When they see me coming, the birdies all try and hide

But they still go for peanuts when coated with cyanide

— Tom Lehrer, "Poisoning Pigeons In The Park"

By DAN WHITE Sentinel staff writer

SANTA CRUZ — Tom Lehrer still has it in for all the dirty, smelly pigeons more than 40 years after his signature song came out.

"It just amused me that people thought pigeons were worthy of life," Lehrer recalled in an interview last week. "People think pigeons are birds. But really, they’re vermin."

The filthy American pigeon is just one of Lehrer’s many targets. In the 1950s, he gained a national following as a political satirist, a piano-playing lampooner of bloated politicians, academia and Cold War paranoia.

Lehrer has been somewhat reclusive since turning his back on those days and taking a job as a UC Santa Cruz math lecturer in 1972. But he agreed to an interview to plug "The Remains Of Tom Lehrer," a three-CD box set from Rhino Records due out in May.

The political songwriter and part-time Santa Cruzan — who turned 72 Sunday — had politely but firmly rebuffed a Sentinel reporter trying to interview his idol in 1984.

"I really don’t like people to know I’m in town," he told the crushed reporter.

But last week, speaking from his home in Cambridge, Mass., Lehrer was happy to talk about the new release.

‘The Remains of Tom Lehrer,’ a release by Rhino Records, includes Lehrer standards as well as rarities and three newer tunes. Photo provided by Kellar Autumn. Lehrer enjoyed helping Rhino make the selections.

"I sit there and chuckle at individual lines," he said.

He wouldn’t name a favorite. "It would be hard to single them out," he said with mock grandeur. "They are all so brilliant."

Fans should expect standards ("The Old Dope Peddler," "Smut") rarities ("I Got It From Agnes") and three newer tunes ("I’m Spending Chanukah In Santa Monica," "Trees" and "Selling Out.") The $49.98 package also includes songs from the Electric Company children’s show, including "Silent E."

Starting in the early 1950s, Lehrer’s performances were a strangely hilarious spectacle — a skinny, smug-sounding Harvard math fellow singing jaunty little toe-tappers about oversexed Boy Scouts, imperialism and nuclear incineration.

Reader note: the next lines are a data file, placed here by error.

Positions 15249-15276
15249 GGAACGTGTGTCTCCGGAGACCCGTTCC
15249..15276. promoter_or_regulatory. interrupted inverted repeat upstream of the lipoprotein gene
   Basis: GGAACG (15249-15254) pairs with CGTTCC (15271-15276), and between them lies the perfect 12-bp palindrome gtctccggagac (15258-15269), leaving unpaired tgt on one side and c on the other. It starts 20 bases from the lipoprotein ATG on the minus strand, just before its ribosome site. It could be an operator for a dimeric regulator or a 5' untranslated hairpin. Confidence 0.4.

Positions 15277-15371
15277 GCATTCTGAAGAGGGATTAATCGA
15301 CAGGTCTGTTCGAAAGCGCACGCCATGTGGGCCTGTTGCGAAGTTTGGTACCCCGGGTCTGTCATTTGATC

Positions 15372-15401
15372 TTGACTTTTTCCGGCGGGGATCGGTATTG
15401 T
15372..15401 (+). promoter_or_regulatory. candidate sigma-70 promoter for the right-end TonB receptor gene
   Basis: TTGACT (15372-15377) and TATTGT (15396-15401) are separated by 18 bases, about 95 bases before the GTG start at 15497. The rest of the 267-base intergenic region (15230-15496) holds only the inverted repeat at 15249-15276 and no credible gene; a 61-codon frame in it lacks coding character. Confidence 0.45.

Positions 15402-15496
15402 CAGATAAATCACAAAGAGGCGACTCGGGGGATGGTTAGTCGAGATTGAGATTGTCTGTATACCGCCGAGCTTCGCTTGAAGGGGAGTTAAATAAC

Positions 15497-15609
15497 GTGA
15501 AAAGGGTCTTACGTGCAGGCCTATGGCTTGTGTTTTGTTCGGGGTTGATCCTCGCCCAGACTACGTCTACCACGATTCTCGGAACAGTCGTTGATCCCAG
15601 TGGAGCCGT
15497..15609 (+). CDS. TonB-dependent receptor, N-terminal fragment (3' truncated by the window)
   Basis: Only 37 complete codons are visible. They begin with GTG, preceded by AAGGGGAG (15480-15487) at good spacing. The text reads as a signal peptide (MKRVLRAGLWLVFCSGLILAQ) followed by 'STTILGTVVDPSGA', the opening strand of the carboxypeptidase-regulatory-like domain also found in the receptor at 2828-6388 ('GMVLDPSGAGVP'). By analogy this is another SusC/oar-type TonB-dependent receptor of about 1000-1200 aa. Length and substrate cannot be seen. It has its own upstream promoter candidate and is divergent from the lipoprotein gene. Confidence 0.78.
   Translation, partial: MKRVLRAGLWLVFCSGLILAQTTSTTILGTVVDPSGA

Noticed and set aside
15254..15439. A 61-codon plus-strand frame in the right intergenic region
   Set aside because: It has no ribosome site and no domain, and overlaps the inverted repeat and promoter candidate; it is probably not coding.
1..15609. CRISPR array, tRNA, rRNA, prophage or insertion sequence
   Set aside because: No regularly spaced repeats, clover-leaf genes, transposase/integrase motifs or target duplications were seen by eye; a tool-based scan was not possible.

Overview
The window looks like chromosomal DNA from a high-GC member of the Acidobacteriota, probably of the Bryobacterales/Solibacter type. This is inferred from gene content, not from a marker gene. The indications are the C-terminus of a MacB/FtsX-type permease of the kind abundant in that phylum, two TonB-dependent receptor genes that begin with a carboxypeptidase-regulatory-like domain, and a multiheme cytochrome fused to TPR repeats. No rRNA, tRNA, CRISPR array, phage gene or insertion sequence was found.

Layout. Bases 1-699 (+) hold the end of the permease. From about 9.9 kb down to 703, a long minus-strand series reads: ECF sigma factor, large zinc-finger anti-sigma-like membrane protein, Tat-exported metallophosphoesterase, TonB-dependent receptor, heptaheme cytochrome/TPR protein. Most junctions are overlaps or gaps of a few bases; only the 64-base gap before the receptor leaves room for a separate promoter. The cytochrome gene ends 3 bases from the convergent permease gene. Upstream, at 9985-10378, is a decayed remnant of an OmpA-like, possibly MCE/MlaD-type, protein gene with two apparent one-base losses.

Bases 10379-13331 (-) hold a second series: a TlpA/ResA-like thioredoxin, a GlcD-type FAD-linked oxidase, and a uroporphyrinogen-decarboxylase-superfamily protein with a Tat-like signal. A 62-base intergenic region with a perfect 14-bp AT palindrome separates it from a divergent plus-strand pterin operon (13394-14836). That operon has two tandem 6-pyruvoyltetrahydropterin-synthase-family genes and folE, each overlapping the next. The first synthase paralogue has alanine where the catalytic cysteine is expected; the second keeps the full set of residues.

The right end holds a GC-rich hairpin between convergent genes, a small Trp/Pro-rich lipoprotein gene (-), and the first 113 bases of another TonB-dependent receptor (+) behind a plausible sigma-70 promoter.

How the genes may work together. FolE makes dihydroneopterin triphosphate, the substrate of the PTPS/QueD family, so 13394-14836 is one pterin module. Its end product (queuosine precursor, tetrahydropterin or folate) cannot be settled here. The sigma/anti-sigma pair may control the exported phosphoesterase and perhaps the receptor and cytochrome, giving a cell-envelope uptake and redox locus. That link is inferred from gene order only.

The never-married Lehrer also penned such love songs as "The Masochism Tango" and "I Hold Your Hand In Mine," (in which the lover’s hand is no longer attached to her body.)

With deft wordplay and nasty punchlines, Lehrer came across as gleefully misanthropic in his songs. No subject was off-limits, including Christmas.

"Hail our dear old friend Kris Kringle driving his reindeer across the sky. Don’t stand underneath when they fly by."

But he was friendly and self-effacing during the interview, while showing his thorny wit hadn’t changed.

"A lot of things I think about are so nasty, I wouldn’t even dream about putting it on a record," he said. "Don’t ask me what I think about the Pope, for example."

In his heyday, Lehrer tweaked sensibilities at a hypersensitive time. When Americans were freaking out about the bomb and the Russians, Lehrer lovingly reminded them that "we’ll all fry together when we fry. We’ll be french-fried potatoes bye and bye. There will be no more misery when the world is our rotisserie ..."

His material was considered so touchy that he had to release it on his own record label and, at first, hand-deliver his product to stores.

Big labels passed him by, even when he got big. Yet his work remains in print.

"I’ve sold respectably over the past 40 years," he said. "But not like ’N Sync."

While he seemed a little shy about the newer material — "I don’t want to sell the (box set) with the new stuff" — the new contributions should put an end to stories that he’s dead.

"Oh, how he loved that," said Susan Morgenstern, one of Lehrer’s first students at UCSC, referring to premature rumors of his demise.

Far from deceased, Lehrer has been very active, wintering in Santa Cruz and teaching a UCSC "math course for non-mathematicians."

His career also got an unlikely burst of energy in the early 1970s thanks to Los Angeles-based syndicated radio host Doctor Demento, a longtime Lehrer fan. " ‘The Old Dope Peddler’ went over really well in 1970," Dr. Demento said in an interview with the Sentinel last week.